Association between childhood socioeconomic status and fruit and vegetable intake among older Japanese: The JAGES 2010 study.
Sommaire de l'article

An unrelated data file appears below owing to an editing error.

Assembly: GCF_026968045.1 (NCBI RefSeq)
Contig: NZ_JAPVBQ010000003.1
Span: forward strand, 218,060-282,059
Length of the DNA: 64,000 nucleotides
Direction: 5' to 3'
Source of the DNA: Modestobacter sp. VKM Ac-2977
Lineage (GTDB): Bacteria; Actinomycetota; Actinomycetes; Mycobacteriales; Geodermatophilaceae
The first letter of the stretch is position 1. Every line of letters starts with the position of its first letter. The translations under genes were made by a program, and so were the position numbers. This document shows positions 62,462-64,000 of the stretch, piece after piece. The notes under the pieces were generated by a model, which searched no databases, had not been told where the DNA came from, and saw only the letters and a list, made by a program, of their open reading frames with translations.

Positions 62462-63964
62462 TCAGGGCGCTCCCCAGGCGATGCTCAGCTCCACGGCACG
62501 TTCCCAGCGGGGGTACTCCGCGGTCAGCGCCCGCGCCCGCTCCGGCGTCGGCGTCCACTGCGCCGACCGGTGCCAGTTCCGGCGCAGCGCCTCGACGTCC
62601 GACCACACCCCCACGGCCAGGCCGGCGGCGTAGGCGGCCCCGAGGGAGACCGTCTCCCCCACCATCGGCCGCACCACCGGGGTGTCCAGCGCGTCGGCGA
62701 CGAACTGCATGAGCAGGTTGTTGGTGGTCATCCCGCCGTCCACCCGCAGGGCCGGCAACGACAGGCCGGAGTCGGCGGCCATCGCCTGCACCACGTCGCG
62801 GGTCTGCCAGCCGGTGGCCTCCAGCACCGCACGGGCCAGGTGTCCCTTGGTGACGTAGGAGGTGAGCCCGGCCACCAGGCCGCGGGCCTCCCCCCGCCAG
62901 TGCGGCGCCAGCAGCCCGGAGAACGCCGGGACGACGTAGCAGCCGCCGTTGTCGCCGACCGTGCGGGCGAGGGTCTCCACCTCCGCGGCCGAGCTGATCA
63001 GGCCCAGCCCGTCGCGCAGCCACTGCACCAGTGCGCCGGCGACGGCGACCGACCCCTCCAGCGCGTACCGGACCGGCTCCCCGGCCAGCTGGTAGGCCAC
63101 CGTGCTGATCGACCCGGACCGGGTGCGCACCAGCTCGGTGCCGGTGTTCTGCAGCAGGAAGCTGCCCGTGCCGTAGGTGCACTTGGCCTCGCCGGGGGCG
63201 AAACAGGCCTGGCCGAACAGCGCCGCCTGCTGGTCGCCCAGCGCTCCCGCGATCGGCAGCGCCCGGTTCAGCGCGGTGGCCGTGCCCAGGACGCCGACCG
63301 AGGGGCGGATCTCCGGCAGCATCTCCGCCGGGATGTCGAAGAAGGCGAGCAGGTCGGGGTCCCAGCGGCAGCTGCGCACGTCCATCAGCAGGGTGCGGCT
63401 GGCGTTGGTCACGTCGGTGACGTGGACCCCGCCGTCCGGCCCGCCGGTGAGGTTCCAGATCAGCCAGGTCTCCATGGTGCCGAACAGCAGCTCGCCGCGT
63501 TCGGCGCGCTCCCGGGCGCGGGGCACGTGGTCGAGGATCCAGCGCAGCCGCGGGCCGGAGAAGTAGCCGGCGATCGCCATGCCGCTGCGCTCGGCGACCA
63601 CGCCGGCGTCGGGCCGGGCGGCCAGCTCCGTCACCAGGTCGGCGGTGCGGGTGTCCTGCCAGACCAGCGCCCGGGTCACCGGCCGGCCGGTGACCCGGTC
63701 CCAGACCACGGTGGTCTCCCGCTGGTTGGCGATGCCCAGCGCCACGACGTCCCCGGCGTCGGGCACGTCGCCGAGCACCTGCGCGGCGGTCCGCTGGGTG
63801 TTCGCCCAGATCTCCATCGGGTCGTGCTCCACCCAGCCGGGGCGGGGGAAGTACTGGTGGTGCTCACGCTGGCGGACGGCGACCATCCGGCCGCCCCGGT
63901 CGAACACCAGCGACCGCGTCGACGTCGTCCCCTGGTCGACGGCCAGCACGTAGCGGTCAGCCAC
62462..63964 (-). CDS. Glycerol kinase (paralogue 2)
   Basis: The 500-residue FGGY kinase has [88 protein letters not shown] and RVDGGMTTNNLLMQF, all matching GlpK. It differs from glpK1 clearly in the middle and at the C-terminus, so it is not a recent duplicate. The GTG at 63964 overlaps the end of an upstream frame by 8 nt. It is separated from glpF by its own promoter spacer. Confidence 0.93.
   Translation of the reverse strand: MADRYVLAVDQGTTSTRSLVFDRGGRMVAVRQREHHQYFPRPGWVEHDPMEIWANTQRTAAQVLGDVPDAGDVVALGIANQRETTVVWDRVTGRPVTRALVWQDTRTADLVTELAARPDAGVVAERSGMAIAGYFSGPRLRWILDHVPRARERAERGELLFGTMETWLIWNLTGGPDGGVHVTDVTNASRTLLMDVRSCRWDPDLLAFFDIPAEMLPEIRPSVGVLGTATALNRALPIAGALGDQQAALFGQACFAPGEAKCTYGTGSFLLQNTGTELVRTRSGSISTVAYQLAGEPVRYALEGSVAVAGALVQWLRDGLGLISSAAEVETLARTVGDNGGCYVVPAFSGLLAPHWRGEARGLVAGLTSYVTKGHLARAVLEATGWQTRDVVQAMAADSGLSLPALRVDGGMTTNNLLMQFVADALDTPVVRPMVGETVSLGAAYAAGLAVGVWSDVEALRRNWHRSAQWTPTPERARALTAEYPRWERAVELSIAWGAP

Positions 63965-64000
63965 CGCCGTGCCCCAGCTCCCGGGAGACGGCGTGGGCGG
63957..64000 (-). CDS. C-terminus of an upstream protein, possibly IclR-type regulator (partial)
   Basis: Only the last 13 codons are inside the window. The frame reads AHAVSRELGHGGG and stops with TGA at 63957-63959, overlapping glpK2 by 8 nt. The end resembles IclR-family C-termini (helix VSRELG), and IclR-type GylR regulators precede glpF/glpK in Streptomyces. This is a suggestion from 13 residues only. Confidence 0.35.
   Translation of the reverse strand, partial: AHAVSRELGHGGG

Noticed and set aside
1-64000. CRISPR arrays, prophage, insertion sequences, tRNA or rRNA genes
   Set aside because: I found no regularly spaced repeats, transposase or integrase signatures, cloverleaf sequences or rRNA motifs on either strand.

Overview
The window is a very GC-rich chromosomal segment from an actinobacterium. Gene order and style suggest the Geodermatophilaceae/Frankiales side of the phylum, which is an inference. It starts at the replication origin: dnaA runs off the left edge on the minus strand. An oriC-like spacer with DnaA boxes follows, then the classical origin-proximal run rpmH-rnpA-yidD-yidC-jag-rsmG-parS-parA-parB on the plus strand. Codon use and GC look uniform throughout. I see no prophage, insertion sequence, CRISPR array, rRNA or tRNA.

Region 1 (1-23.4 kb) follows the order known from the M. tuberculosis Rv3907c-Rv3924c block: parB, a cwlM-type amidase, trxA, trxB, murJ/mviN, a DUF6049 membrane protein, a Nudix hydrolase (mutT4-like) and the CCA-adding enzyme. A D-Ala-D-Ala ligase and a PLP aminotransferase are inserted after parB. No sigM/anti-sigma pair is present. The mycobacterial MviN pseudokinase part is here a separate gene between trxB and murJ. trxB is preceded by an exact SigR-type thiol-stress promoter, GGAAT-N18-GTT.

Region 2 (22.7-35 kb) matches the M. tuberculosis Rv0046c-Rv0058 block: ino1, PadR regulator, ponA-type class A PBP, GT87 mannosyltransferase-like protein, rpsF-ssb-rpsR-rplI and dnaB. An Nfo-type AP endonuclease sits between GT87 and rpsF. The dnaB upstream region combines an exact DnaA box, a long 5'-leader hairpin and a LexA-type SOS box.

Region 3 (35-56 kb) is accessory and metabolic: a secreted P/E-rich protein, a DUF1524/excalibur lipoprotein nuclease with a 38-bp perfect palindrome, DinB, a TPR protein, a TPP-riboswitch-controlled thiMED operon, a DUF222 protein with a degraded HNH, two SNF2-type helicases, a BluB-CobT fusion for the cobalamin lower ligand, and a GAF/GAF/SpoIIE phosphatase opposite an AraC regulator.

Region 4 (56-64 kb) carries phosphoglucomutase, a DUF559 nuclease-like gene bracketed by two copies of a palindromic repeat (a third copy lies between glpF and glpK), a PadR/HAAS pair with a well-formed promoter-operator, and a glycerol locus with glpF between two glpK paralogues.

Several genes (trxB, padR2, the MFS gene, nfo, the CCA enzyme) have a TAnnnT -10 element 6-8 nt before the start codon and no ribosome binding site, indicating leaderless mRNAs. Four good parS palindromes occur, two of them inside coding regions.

Fruit and vegetable intake (FVI) contributes to the prevention of non-communicable diseases. Although food preference is considered to be determined early in life, few studies have investigated the association between childhood socioeconomic status (SES) and FVI in older age. Because a school lunch program was initiated in Japan after World War II, we were able in this study to examine this association in an older Japanese population. We used data from a population of physically and cognitively independent adults aged 65years or older who were living independently in the community and were recruited from 27 municipalities in the Japan Gerontological Evaluation Study 2010 project (August 2010-January 2012). Three categories of childhood SES (low, middle, and high) and current FVI were evaluated via a self-reported questionnaire. Poisson regression was used to investigate the association between childhood SES and FVI in 19,920 individuals. After adjustment for age and sex, older people with low childhood SES were 1.36 times more likely (95% CI 1.23-1.52) to have poor FVI than those with high childhood SES. In the fully adjusted model, the significant association disappeared. Further age-stratified analysis revealed a positive association between childhood SES and FVI among people aged 70-76years who were partially exposed to the school lunch program, but not among people aged 65-69years old who were fully exposed to the program. In conclusion, social policy such as school lunches targeting children with low SES could help improve FVI in old age.